Monday, April 17, 2017

Erdogan Wins More Power In Turkey In Referendum Denounced By The Opposition

President Recep Tayyip Erdogan won a tight victory Sunday in the crucial referendum that gives him more power in Turkey, but the opposition denounced the result that deeply divides the country.
The yes obtained 51.4% of the votes against 48.6% of the no, with 99.5% of the polls being screened, according to unofficial results published by the pro-government press agency Anadolu.

In the evening, the head of the High Electoral Council (YSK) of Turkey, Sadi Güven, confirmed that he had won. He added however that the final result would be announced: "in 11 or 12 days."
According to the YSK, the participation rate was 85%, and the yes-ahead rate was 1.25 million votes, with 600,000 remaining ballots remaining.

"Today ... Turkey has made a historic decision," Erdogan said. "With the people, we have made the most important reform of our history," added the head of state, who called on foreign countries to "respect" the outcome.
Shortly thereafter, the Turkish president mentioned the possibility of organizing a new referendum, this time on the reinstatement of the death penalty, which would put an end to Turkey's accession to the European Union.

"With this vote, we have opened a new page for our democracy," Prime Minister Bilali Yildirim said at his AKP party's headquarters in Ankara.
Erdogan's fans celebrated the victory with Turkish flags, although they admitted they expected a less narrow result.
"To be honest, we did not expect this result but it does not matter. It's still a good result," said Derya, 25.
But the first data on the vote indicate that the country is totally divided over the proposed constitutional changes.
He did not triumph in Istanbul, Ankara and Izmir, the country's three largest cities, as well as in the Kurdish-majority regions and in the coastal areas of the Mediterranean and the Aegean. He did have his greatest support in the regions of Anatolia.
"It is a victory for Erdogan, but it is also a defeat. He lost in Istanbul, where he started his political career" as mayor in 1994, wrote on Twitter Soner Cagaptay, the Turkey expert at the Washington Institute.


Turkey's two main opposition parties denounced "manipulations" and announced their intention to call for a new recount.
Both formations strongly denounced a measure announced at the last moment by the Turkish High Electoral Council (YSK) to consider valid votes that did not bear the official seal of the polling station in which they were entered in the ballot box.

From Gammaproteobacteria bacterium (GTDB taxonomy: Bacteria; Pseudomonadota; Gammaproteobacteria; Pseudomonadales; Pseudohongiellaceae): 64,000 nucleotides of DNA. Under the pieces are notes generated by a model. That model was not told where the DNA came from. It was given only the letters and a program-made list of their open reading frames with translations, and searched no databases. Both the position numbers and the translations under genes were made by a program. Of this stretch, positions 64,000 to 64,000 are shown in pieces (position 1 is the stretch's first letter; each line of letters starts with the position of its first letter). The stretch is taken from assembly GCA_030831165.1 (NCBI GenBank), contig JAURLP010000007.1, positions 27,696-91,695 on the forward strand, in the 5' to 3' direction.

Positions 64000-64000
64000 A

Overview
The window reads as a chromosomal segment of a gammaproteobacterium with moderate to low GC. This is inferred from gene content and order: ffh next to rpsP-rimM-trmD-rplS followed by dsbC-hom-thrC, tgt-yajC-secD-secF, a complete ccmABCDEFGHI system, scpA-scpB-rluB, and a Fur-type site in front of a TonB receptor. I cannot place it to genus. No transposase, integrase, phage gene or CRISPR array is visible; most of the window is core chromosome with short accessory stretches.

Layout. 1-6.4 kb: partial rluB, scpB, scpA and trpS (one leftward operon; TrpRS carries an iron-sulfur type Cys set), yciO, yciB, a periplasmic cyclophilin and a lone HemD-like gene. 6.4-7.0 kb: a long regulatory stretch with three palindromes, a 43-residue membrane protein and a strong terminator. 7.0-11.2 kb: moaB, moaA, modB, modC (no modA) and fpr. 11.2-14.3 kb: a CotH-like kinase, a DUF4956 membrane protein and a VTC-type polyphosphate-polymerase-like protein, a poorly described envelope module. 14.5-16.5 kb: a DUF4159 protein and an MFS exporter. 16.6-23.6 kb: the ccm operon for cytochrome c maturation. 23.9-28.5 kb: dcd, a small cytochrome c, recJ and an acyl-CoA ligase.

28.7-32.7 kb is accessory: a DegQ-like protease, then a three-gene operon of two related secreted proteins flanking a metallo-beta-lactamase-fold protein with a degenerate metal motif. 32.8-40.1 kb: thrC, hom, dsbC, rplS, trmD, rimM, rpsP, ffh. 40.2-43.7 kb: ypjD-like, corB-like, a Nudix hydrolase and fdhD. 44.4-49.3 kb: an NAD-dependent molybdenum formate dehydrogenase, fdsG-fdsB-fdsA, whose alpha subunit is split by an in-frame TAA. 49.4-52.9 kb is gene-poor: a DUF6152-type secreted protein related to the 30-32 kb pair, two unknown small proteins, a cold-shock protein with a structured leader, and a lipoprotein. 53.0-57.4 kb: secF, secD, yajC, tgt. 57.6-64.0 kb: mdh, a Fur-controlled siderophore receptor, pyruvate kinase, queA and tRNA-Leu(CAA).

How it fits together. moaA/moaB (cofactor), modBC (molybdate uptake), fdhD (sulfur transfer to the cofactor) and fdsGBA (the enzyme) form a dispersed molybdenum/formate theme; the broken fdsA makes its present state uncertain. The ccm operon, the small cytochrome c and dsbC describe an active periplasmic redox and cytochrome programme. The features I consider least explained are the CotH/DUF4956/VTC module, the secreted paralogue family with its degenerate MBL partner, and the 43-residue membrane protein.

The head of the main opposition party, the CHP (Social Democrat) Kemal Kiliçdaroglu, said that this change "had called into question the legitimacy of the referendum."
The CHP announced through one of its leaders that it questioned the votes coming from almost 37% of the polls. This could reach 60%, said Erdal Aksünger, deputy secretary-general of the party.
"Believe me, this referendum is not over," Aksünger told CNN Turk, quoted by the Dogan news agency. "It's totally invalid," he said.
For its part, the second party of the opposition, Prokurdo HDP, announced on Twitter that it will contest the votes coming from "two-thirds" of the polls. "The data that comes to us indicates that there is a manipulation of the order of 3 or 4 percentage points," he said.
Some 55.3 million voters were called to vote on a constitutional review that changes the current parliamentary system by a presidential system.
The reform includes, in particular, the abolition of the post of prime minister in favor of a president who would concentrate ample prerogatives.

Drastic restructuring 

Following the announcement of Erdogan's victory, the European Union urged the Turkish government to seek the "greatest possible national consensus" to implement the changes, in a joint statement by European Commission President Jean-Claude Juncker, the head of European diplomacy, Federica Mogherini, and the European Commissioner for Enlargement Negotiations, Johannes Hahn.
Council of Europe Secretary-General Thorbjorn Jagland said that "in view of the close results", Turkish leaders "should consider next steps wisely."
With this constitutional reform, Erdogan, 63, who overcame an attempted coup nine months ago, could remain in power until 2029.
But his detractors see in it a new authoritarian turn of a man whom they accuse of wanting to silence any criticism, especially after the failed coup d'etat, from which governs the country in the state of emergency.
About 47,000 people have been arrested and more than 100,000 have lost their jobs or are suspended.

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